The term “Extra Virgin Olive Oil” (EVOO) is supposed to identify only the very highest quality, freshest tasting olive oils.
Yet, recent University of California testing revealed that 7 in 10 imported olive oils in the U.S. labeled “Extra Virgin” failed international EVOO quality standards.
“Cheating” by European producers and importers is widespread because U.S. labeling law has yet to legally define or enforce what the term “extra virgin” means.
In other words, labeling inferior oil as “extra virgin” is not technically illegal in the U.S. (It is, however, dishonest.)
That is why experienced restaurateurs always TASTE a new olive oil brand before buying it.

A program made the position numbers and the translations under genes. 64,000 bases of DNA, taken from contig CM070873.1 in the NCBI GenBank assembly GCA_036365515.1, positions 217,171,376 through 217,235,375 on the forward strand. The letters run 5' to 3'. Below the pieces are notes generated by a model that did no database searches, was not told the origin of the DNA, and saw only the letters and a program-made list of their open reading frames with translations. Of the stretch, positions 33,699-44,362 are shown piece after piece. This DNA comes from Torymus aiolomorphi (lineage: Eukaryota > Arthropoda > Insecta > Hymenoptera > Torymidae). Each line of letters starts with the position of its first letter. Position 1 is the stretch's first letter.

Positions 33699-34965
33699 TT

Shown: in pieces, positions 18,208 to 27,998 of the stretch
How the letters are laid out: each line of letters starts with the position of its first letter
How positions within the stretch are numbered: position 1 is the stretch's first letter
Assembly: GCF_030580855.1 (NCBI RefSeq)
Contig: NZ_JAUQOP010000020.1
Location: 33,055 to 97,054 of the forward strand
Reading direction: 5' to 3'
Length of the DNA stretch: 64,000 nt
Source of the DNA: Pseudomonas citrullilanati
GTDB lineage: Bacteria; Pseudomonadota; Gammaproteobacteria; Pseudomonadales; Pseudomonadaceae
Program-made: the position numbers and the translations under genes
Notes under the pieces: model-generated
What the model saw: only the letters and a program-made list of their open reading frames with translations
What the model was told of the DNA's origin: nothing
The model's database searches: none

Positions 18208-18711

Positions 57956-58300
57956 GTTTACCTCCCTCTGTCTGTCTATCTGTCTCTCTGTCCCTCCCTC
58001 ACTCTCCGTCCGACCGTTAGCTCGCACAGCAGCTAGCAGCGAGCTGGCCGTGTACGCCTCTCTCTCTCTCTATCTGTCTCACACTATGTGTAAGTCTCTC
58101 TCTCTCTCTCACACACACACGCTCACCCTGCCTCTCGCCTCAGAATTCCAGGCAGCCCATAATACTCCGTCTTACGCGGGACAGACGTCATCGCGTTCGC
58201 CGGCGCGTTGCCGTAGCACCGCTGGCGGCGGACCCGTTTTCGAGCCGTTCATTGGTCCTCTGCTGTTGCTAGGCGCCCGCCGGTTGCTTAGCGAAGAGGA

They also KEEP TASTING incoming containers of that brand over time to ensure that they CONTINUE getting the exact same quality they first tasted.
Experienced restaurateurs also know to avoid “bargain” priced oils.
Because superior oil costs more to make and legitimate producers cannot afford to sell “below cost,” bargain prices are a dead giveaway to inferior oil.